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Research Integrity

US Congress takes up Scientific Integrity Act

Goal is to ensure release of accurate scientific research, data

by Jeff Johnson, special to C&EN
July 22, 2019 | APPEARED IN VOLUME 97, ISSUE 30

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Protecting scientists, their research, and their data and ensuring data availability without government meddling is the aim of legislation recently introduced in the US House of Representatives.

The bill, called the Scientific Integrity Act (H.R. 1709), was introduced in March and has 192 cosponsors. It was the subject of discussion at a July 17 hearing of the Subcommittee on Research and Technology of the US House of Representatives Committee on Science, Space, & Technology.

Hearing witnesses presented examples of both Democratic- and Republican-led administrations withholding, modifying, or even rewriting scientific studies to fit their policy needs. Several witnesses said restrictive actions by Trump administration departments have grown exponentially.

However, the bill has yet to gain a single Republican sponsor, and it will face an uphill battle particularly in the Republican-controlled Senate.

At the hearing, subcommittee chair Haley Stevens (D-MI) explained that a 2010 White House memorandum laid out basic principles for the development and implementation of scientific integrity policies at all agencies. By 2016, 24 federal agencies had published scientific integrity policies consistent with the intent of the memo, Stevens said.

Nevertheless, a Government Accountability Office study found uneven application and oversight of the policy. For instance, GAO found in a sample of nine departments that five failed to monitor policy compliance.

[The bill] ensures we are relying on facts and increasing evidence around tested hypotheses regarding our most complex and nuanced policy changes.
Haley Stevens, chair of the House Subcommittee on Research and Technology, in her opening statement at a July 17 hearing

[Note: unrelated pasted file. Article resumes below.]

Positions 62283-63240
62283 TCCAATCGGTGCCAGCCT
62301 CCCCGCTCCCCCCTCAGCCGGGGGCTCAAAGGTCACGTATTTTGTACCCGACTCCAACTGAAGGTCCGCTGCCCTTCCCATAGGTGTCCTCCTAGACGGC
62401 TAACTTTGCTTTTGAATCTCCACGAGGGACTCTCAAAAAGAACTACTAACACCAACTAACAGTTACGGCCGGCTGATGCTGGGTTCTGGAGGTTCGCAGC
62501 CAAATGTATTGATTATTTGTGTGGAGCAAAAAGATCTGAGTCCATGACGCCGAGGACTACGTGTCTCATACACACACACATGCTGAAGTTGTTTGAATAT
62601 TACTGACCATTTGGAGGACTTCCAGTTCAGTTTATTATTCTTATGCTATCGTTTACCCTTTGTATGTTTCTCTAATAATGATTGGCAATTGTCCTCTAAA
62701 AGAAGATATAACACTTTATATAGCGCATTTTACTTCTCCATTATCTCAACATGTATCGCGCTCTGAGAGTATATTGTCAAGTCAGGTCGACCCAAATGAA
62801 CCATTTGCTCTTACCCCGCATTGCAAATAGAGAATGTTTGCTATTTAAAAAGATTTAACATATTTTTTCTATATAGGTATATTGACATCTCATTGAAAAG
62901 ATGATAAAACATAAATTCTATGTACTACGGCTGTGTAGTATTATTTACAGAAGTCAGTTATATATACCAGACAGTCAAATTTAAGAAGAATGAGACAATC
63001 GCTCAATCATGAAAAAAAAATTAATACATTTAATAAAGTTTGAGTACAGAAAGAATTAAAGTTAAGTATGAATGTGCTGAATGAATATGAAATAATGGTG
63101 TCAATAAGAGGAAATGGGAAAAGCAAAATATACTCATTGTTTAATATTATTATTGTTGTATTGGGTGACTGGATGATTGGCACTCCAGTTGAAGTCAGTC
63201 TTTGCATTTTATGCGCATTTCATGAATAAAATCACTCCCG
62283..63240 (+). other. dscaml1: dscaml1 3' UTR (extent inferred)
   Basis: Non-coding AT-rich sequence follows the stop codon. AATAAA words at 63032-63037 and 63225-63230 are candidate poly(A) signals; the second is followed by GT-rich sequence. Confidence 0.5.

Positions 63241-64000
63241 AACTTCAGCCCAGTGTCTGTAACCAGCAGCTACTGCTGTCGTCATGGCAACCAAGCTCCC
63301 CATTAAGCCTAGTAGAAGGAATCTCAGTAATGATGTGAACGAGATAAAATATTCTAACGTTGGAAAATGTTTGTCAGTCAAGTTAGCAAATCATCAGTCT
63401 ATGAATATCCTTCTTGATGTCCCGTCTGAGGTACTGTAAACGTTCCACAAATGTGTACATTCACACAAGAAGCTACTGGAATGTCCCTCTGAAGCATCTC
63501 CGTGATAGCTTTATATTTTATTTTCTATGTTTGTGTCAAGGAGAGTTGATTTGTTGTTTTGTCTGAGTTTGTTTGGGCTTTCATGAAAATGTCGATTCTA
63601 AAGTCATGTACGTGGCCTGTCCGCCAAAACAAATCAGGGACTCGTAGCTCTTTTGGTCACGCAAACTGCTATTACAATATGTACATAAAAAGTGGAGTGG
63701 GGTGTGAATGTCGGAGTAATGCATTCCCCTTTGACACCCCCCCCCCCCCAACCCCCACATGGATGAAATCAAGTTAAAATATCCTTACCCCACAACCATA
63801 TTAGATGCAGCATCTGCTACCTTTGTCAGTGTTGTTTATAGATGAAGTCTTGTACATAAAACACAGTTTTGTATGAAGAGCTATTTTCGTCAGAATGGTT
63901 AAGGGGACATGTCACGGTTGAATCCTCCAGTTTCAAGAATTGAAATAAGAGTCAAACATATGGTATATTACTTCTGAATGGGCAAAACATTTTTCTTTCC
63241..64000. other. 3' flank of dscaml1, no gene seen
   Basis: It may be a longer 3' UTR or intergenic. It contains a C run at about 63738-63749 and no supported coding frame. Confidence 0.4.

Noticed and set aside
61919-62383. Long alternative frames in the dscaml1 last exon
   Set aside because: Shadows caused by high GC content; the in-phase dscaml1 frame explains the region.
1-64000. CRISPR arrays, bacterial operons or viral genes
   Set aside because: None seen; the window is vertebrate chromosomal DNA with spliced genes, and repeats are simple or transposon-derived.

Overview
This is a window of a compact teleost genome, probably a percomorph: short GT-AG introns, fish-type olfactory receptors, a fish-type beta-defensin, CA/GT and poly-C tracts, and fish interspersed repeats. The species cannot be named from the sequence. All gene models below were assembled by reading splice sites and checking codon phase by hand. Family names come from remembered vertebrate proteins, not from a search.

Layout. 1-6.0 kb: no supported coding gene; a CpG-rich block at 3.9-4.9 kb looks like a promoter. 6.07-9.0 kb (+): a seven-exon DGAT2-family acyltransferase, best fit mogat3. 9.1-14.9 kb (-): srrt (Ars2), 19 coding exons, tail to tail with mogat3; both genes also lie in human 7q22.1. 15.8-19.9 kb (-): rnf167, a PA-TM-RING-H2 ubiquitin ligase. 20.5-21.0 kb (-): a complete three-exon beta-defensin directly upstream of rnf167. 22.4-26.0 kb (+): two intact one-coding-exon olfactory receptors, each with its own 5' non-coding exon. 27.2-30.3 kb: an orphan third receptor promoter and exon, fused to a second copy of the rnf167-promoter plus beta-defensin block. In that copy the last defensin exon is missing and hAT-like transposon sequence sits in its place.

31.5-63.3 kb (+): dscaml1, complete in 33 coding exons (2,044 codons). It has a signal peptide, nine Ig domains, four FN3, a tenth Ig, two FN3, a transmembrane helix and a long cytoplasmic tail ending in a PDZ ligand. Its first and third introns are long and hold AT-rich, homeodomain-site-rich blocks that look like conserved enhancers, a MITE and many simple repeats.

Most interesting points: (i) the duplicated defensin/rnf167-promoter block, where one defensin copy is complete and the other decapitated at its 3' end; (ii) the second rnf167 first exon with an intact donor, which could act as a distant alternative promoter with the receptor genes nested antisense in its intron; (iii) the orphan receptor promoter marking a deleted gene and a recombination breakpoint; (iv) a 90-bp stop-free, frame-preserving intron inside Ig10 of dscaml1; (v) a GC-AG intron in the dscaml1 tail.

The proposed act would require federal departments to develop a transparent, internal review process for scientific papers. That review could take no longer than 30 days. The legislation would also allow scientists to present their published research to the media and public without departmental restraints. The adequacy of department-developed policies would be left to committees of the House and Senate to review.

However, the bill lacks a clear enforcement process and adequate protections for whistleblowers, said Michael Halpern with the Union of Concerned Scientists. To end time-consuming multiple internal executive branch reviews, Halpern also called for provisions requiring a scientific paper peer reviewed by one agency be accepted by other agencies as well as the Office of Management and Budget.

Witness at the hearing applauded the legislation. Those witnesses included Roger Pielke Jr., a professor at the University of Colorado, who had been added to the panel at the request of Republican party members. Pielke noted the bill placed executive branch oversight authority with Congress, which he supported. However, he said, such oversight would likely be opposed by the Trump or any other administration as a limit on its authority.

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